ADDIS ABABA (Reuters) - The African Union called on Saturday for an immediate ceasefire in South Sudan, where U.N. staff say hundreds of people have been killed in nearly a week of fighting.
In a statement, it described the killing of U.N. peacekeepers and civilians at a U.N. camp as a war crime.
Fighting that began on Sunday in the capital Juba has swiftly spread to other parts of the country, fuelled by ethnic divisions between the main Nuer and Dinka tribal groups.
The African Union said in a statement that its chairwoman, Nkosazana Dlamini-Zuma “calls for an immediate humanitarian truce for the Christmas season, as a sign of a commitment by all concerned to the well-being of the people of South Sudan”.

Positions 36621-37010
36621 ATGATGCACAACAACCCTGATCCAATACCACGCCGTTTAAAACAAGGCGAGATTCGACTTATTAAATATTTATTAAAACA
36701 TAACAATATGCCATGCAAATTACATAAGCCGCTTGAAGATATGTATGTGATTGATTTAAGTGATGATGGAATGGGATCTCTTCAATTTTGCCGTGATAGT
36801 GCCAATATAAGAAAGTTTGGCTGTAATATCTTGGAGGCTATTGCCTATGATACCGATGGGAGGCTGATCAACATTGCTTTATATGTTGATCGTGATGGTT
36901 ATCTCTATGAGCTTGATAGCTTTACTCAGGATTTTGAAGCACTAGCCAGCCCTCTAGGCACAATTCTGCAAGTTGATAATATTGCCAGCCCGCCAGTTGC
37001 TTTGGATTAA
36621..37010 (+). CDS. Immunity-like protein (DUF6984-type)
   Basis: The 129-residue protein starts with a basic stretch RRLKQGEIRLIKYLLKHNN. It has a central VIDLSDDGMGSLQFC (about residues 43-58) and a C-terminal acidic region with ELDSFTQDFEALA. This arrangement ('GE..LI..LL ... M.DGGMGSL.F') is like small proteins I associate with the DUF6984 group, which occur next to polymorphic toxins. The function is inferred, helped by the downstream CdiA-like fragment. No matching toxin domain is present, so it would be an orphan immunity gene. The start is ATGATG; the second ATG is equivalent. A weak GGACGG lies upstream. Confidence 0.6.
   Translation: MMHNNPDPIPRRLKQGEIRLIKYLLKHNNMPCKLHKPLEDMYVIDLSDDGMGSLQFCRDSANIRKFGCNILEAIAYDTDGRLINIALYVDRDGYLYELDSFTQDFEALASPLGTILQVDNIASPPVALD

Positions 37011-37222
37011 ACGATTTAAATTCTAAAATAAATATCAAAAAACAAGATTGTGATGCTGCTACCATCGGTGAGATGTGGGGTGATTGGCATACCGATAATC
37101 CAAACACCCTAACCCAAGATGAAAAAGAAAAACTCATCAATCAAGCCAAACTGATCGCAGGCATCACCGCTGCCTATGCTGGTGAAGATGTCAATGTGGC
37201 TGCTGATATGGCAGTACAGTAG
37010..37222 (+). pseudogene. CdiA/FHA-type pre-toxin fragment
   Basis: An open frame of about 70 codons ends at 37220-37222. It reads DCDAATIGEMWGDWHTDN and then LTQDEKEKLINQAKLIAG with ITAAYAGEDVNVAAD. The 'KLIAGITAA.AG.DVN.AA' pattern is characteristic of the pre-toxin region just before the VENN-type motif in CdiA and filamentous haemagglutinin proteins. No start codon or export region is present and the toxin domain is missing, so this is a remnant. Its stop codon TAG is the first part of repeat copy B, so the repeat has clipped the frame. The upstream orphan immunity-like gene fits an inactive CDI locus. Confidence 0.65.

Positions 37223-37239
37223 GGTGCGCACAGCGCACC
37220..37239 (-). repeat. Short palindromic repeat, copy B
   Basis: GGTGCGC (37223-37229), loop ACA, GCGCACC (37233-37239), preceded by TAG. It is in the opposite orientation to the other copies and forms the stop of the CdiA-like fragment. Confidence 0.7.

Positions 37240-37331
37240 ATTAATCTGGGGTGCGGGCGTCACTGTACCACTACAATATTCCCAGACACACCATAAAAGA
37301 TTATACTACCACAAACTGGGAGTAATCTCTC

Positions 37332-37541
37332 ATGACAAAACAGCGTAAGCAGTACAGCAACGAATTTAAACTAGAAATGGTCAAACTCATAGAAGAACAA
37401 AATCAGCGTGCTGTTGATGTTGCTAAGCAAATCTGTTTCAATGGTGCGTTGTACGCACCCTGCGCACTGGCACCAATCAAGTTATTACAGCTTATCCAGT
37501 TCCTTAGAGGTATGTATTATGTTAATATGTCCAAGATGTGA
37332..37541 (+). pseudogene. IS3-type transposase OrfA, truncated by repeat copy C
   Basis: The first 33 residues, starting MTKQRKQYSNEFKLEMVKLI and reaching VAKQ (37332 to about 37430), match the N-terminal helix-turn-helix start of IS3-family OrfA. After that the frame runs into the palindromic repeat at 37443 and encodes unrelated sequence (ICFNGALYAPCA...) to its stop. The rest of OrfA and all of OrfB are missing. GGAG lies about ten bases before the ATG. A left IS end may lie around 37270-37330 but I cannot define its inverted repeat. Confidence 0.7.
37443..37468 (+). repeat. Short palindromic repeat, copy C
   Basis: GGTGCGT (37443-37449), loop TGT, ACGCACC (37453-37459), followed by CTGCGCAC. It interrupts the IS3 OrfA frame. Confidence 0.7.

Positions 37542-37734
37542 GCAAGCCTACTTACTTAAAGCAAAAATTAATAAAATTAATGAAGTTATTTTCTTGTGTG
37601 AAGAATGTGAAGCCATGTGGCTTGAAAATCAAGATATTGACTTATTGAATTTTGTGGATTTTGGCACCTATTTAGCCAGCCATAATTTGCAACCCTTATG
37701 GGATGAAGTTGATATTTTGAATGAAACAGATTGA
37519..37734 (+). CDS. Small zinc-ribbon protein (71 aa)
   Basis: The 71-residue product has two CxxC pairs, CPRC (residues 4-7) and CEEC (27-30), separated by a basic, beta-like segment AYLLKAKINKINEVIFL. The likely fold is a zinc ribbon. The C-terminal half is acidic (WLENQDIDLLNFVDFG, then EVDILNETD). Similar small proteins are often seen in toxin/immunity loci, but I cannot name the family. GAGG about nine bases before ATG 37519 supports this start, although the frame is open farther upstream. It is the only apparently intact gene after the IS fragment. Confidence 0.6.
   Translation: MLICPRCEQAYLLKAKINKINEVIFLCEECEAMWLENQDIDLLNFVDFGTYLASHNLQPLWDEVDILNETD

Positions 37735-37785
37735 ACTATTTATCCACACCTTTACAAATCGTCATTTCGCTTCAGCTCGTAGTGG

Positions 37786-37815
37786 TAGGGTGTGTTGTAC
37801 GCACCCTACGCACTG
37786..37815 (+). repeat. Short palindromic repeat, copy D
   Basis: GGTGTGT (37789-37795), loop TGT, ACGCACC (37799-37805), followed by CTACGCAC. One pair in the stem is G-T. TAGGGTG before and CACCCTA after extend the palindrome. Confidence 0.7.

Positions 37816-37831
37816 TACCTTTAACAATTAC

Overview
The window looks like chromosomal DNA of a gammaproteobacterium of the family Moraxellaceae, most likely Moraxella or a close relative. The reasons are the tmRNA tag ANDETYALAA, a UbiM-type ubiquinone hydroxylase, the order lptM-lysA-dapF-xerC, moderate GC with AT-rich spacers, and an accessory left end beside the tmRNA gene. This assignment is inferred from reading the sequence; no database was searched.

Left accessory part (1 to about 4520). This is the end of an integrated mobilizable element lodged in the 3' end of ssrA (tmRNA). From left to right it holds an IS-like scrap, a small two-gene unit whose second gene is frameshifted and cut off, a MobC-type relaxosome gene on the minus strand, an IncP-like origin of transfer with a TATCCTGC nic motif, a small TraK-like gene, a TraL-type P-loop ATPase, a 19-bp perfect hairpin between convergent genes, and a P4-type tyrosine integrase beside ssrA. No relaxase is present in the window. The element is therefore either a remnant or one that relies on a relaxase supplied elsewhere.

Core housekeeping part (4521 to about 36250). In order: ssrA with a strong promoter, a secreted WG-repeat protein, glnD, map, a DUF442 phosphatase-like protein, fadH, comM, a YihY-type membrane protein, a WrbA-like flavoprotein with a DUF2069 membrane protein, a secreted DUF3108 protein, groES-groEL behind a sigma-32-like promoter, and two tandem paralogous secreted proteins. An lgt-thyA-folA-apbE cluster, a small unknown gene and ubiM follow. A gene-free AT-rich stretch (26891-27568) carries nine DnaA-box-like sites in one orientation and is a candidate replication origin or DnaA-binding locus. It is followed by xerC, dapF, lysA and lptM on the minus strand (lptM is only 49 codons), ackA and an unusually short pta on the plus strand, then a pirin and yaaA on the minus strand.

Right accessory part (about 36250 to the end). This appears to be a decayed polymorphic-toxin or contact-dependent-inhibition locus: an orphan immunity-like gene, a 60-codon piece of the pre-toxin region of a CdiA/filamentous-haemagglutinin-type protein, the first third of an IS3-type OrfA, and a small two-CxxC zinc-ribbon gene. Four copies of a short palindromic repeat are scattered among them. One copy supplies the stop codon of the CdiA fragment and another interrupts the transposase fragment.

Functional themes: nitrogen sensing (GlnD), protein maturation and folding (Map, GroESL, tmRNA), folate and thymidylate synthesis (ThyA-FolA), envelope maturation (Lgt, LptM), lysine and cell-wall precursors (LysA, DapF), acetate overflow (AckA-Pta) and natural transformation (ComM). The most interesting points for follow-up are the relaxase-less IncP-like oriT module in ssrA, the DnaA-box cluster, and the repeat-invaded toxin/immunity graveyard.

The United Nations has said that about 2,000 ethnic Luo Nuer youths overran a U.N. base in Akobo on Thursday, killing two Indian peacekeepers and at least 11 Dinka civilians who had sought refuge at the base.
The African Union said Dlamini-Zuma was “extremely saddened by the killing of innocent civilians and United Nations peacekeepers in Bor, in the Jonglei State of South Sudan. She condemns these killings as a war crime”.
Reporting by Aaron Maasho; Writing by George Obulutsa; Editing by Alistair Lyon